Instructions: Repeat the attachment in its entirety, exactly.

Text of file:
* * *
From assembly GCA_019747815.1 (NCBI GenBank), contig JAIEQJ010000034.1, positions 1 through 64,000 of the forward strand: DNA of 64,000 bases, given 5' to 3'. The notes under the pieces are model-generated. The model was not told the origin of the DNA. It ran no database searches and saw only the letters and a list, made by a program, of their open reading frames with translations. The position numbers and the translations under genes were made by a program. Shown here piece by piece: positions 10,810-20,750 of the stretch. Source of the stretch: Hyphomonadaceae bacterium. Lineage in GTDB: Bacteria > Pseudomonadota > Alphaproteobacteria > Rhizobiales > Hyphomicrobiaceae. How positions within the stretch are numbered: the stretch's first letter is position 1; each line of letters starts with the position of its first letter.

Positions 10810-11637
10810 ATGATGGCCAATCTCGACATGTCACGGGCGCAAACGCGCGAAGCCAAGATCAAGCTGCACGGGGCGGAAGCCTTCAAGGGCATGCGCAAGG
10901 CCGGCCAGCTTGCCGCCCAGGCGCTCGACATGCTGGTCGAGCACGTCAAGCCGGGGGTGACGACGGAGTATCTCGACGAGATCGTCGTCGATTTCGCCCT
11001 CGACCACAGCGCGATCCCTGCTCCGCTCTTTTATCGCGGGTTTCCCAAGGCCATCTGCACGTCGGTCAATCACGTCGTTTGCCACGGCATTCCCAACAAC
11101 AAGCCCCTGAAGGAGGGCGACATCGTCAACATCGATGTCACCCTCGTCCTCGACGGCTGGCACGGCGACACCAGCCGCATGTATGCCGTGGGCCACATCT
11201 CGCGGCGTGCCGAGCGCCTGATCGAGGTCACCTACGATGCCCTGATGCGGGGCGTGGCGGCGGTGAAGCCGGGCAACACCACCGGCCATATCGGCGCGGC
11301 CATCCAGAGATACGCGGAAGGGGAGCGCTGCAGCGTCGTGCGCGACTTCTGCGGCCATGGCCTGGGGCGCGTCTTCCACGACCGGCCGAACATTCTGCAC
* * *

From assembly GCA_019747815.1 (NCBI GenBank), contig JAIEQJ010000034.1, positions 1 through 64,000 of the forward strand: DNA of 64,000 bases, given 5' to 3'. The notes under the pieces are model-generated. The model was not told the origin of the DNA. It ran no database searches and saw only the letters and a list, made by a program, of their open reading frames with translations. The position numbers and the translations under genes were made by a program. Shown here piece by piece: positions 10,810-20,750 of the stretch. Source of the stretch: Hyphomonadaceae bacterium. Lineage in GTDB: Bacteria > Pseudomonadota > Alphaproteobacteria > Rhizobiales > Hyphomicrobiaceae. How positions within the stretch are numbered: the stretch's first letter is position 1; each line of letters starts with the position of its first letter.

Positions 10810-11637
10810 ATGATGGCCAATCTCGACATGTCACGGGCGCAAACGCGCGAAGCCAAGATCAAGCTGCACGGGGCGGAAGCCTTCAAGGGCATGCGCAAGG
10901 CCGGCCAGCTTGCCGCCCAGGCGCTCGACATGCTGGTCGAGCACGTCAAGCCGGGGGTGACGACGGAGTATCTCGACGAGATCGTCGTCGATTTCGCCCT
11001 CGACCACAGCGCGATCCCTGCTCCGCTCTTTTATCGCGGGTTTCCCAAGGCCATCTGCACGTCGGTCAATCACGTCGTTTGCCACGGCATTCCCAACAAC
11101 AAGCCCCTGAAGGAGGGCGACATCGTCAACATCGATGTCACCCTCGTCCTCGACGGCTGGCACGGCGACACCAGCCGCATGTATGCCGTGGGCCACATCT
11201 CGCGGCGTGCCGAGCGCCTGATCGAGGTCACCTACGATGCCCTGATGCGGGGCGTGGCGGCGGTGAAGCCGGGCAACACCACCGGCCATATCGGCGCGGC
11301 CATCCAGAGATACGCGGAAGGGGAGCGCTGCAGCGTCGTGCGCGACTTCTGCGGCCATGGCCTGGGGCGCGTCTTCCACGACCGGCCGAACATTCTGCAC